But this is hardly the whole story. The care and precision with which Cooper’s scrapbooked collages are arranged in Gone in particular attests to an artistic vision that is as much concerned with the form of presentation as imaginatively staring down the salacious and cruel content presented. Cooper’s scrapbooks are important because they’re what he calls, in a very early blog post on scrapbooking, “aesthetic contexts” – they’re not, pace Bladh, secret journals that threaten to expose the murderer within. (I’ve actually read some of Cooper’s diaries: there are plenty of lists of his favourite books, films, pornstars, etc, lots of anxious budgeting scrawled in the corners of pages, and the odd, tender account of a doomed romance; unless they are written in lemon juice like de Sade’s letters to his wife, his diaries contain no murderous fantasies.) Another hypothetical function then: the scrapbooks are exercises in form, style, flow, etc. apparently inspired by William S. Burroughs. In an interview which opens Gone, Cooper says that studying Burroughs’ rarely-seen scrapbooks encouraged him to “work out [his] ideas and sense of style and structure through that kind of multi-media approach without the pressure of having to start writing.” As a result, Gone is a fascinating glimpse of Cooper’s oeuvre-in-progress. Reading through Gone you get the sense that perhaps all of Cooper’s characters derive in some way from the scrapbooks’ cut-out and kept paper clippings.
Gone also reinforces the impression that Cooper’s stories aren’t so much written as curated and attest to his intimacy with LA’s visual art scene in the 1980s, which included luminaries like Mike Kelley, Jim Iserman, and Bruce and Norman Yonemoto. Many of his narratives work like floor plans for a large exhibition space, broken into numerous small, three-walled rooms, inside which the reader observes impassive teenagers frozen on stagey beds or sprawled expiring on porno-sets. In Gone we can see Cooper working out the best way to stage these scenes in order to produce elaborate affective compositions, meticulously calibrating the transition from one set-piece to another, and fabricating a kind of affective texture or pattern. Gone is by turns beautiful, shocking, tragic, callous, stupid, aggressive, oppressive, titillating, and darkly funny – a sequence of effects that will be familiar to anyone who has read, say, Try. In one of that novel’s most memorable lines, which seems to encapsulate this delicate conjunction of horror, misery, sexual exploitation, and black humour, the teenage Ziggy complains to his father, “If you loved me you wouldn’t rim me while I’m crying.”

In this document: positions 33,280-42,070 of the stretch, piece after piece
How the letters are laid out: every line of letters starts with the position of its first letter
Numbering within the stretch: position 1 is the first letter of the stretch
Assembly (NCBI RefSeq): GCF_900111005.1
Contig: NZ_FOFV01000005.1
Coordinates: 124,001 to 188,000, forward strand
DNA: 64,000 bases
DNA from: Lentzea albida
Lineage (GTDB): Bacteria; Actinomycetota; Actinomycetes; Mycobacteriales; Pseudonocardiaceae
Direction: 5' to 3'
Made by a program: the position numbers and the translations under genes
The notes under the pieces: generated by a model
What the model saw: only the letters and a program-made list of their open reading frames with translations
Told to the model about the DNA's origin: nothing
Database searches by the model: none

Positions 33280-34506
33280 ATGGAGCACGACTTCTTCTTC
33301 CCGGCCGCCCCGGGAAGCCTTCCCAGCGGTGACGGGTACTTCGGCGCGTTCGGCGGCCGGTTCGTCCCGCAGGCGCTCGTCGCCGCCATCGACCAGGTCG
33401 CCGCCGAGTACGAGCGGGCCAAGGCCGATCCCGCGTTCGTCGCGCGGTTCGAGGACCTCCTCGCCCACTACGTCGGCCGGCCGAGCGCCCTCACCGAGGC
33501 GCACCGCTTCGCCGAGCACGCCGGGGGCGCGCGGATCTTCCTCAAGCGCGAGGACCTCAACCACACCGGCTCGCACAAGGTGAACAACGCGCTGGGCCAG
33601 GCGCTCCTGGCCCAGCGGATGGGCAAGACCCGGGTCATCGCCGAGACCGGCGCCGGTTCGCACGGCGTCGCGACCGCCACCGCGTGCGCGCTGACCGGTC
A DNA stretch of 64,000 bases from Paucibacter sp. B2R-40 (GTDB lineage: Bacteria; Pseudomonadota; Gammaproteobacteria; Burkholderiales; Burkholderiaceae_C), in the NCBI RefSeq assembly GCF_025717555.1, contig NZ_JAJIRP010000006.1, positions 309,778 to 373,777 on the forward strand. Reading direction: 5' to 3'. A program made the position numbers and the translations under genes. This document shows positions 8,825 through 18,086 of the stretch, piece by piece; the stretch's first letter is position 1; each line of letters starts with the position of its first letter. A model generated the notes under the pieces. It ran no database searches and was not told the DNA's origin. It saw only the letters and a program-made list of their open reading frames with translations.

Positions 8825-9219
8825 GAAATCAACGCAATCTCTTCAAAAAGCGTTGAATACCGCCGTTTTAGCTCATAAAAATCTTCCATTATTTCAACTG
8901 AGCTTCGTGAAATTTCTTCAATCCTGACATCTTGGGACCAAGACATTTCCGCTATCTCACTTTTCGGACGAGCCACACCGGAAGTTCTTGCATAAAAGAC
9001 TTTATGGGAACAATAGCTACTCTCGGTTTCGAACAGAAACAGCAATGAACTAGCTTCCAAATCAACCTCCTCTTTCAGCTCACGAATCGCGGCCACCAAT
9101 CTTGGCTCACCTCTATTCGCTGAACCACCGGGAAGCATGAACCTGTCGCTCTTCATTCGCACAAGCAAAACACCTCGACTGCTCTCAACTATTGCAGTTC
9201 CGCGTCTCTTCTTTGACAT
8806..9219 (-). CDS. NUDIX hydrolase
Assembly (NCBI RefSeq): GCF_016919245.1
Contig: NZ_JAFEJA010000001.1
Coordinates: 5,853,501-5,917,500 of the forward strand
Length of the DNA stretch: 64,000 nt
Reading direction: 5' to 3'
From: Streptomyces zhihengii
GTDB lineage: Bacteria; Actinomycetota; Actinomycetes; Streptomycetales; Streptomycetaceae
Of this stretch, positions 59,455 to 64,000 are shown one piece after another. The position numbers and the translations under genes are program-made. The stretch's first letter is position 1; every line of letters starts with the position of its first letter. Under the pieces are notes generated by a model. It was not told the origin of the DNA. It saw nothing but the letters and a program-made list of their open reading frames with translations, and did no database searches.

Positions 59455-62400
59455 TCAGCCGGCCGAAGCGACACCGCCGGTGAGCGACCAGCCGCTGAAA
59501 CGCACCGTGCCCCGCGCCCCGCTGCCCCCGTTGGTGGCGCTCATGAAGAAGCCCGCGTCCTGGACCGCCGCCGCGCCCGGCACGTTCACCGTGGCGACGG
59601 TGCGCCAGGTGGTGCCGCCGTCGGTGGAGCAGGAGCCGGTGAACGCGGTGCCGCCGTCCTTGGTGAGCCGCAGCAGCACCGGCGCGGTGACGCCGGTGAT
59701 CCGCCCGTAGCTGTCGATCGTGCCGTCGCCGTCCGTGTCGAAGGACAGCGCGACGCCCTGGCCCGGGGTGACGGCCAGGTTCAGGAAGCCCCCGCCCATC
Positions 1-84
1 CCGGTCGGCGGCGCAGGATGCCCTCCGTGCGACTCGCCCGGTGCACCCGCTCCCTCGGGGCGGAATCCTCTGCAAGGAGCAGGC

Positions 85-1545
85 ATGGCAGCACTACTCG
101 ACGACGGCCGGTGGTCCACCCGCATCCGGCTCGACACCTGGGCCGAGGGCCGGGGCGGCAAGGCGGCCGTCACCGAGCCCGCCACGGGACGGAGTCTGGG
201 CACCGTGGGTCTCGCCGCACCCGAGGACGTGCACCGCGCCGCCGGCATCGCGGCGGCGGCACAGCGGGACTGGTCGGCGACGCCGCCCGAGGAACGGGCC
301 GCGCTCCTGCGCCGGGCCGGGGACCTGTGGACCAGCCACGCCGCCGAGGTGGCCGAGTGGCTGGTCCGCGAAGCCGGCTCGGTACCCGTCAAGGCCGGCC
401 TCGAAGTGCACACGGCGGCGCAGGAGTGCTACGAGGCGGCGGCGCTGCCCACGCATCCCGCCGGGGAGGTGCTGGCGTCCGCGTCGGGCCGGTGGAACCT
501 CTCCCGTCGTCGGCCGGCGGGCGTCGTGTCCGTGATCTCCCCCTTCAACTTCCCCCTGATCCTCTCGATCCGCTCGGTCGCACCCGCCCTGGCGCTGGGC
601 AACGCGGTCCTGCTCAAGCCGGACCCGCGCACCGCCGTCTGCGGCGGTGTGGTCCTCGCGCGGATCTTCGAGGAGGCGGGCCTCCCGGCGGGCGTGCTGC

If you thought that last line was funny and now feel a little weird about your reaction, you’ll probably feel the same way flipping through certain parts of Gone. On one page, pasted underneath the headline “I had to see if I could kill a guy,” are photos of Matt Dillon holding a rifle and child star Rad Daly. In blue Biro, Cooper’s made a speech bubble for each: Dillon’s says “I read about what that Gacy guy was doing in the newspaper and it sounded pretty cool so I thought I’d kill Rad Daly”; Daly’s speech bubble reads “You’re supposed to rape me first, you jerk.” Why is this funny? Because such statements are unlikely to have come from the mouths of Daly and Dillon? Because Daly waxes pedantic about his death? Because a humourous dialogue about one movie star raping and killing another in the style of a contemporary rape and murder case is socially taboo? Do we laugh, then, at the glee of transgression: that apparent release from normative social constraints, which only makes us more conscious of them?
It’s kind of like what Cooper’s friend Lynne Tillman does in 1998’s No Lease On Life, when she drops a joke into the middle of a claustrophobic New York narrative: her jokes initially seem to offer a brief respite from the novel’s oppressive atmosphere of racial prejudice, exploitation, and social inequality, only to exacerbate its effect and draw it closer around the now-complicit reader.
They found a woman on Fourteenth Street in a bathtub full of milk.
With a banana jammed up her ass.
The cops are looking for a cereal killer.
Why are there so few black serial killers?
How do you know your dad is fucking your sister in the ass?
His dick tastes of shit.
In Gone as elsewhere in Cooper’s oeuvre, humour is a vector for his investigations into ethics and the societal expectations encoded in our consciousness. His jokes simultaneously expose our collective adherence to ethical norms and illustrate our (libidinal?) yearning to free ourselves – if momentarily – from them.
In “32 Cardinal Virtues of Dennis Cooper,” Wayne Koestenbaum remarks: “Cooper’s quest for the unseeable is virtually religious. I mean: sedulous, abstract, perpetual, unrewarded, unreasonable.” There’s much more to be said of Gone, its power, its pain, its odd intrigues, but perhaps it will suffice to say that it is revealing: unlike Burroughs’ scrapbooks hidden away by some private collector, never to see the light of day, Gone (and its sister texts at the Fales Library) illuminate in perpetuity Cooper’s obscure quest for the unseeable.
ABOUT THE AUTHOR
Diarmuid Hester is a doctoral researcher based in Brighton.
First published in 3:AM Magazine: Wednesday, July 30th, 2014.